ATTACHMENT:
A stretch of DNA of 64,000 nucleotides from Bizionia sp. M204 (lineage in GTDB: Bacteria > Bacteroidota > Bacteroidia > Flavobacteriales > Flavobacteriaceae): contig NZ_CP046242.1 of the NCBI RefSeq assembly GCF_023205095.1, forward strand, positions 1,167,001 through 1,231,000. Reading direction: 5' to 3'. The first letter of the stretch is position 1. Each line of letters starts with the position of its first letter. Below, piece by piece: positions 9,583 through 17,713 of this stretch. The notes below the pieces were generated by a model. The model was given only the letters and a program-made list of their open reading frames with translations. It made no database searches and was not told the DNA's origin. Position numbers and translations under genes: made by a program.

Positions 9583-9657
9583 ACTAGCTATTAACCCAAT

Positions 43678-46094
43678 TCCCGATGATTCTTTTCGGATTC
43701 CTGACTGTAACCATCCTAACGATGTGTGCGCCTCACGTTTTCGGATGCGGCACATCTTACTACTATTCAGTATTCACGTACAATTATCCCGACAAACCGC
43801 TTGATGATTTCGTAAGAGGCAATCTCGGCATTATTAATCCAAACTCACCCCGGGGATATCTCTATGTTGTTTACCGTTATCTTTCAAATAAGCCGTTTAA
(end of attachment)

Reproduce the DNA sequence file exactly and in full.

A stretch of DNA of 64,000 nucleotides from Bizionia sp. M204 (lineage in GTDB: Bacteria > Bacteroidota > Bacteroidia > Flavobacteriales > Flavobacteriaceae): contig NZ_CP046242.1 of the NCBI RefSeq assembly GCF_023205095.1, forward strand, positions 1,167,001 through 1,231,000. Reading direction: 5' to 3'. The first letter of the stretch is position 1. Each line of letters starts with the position of its first letter. Below, piece by piece: positions 9,583 through 17,713 of this stretch. The notes below the pieces were generated by a model. The model was given only the letters and a program-made list of their open reading frames with translations. It made no database searches and was not told the DNA's origin. Position numbers and translations under genes: made by a program.

Positions 9583-9657
9583 ACTAGCTATTAACCCAAT

Positions 43678-46094
43678 TCCCGATGATTCTTTTCGGATTC
43701 CTGACTGTAACCATCCTAACGATGTGTGCGCCTCACGTTTTCGGATGCGGCACATCTTACTACTATTCAGTATTCACGTACAATTATCCCGACAAACCGC
43801 TTGATGATTTCGTAAGAGGCAATCTCGGCATTATTAATCCAAACTCACCCCGGGGATATCTCTATGTTGTTTACCGTTATCTTTCAAATAAGCCGTTTAA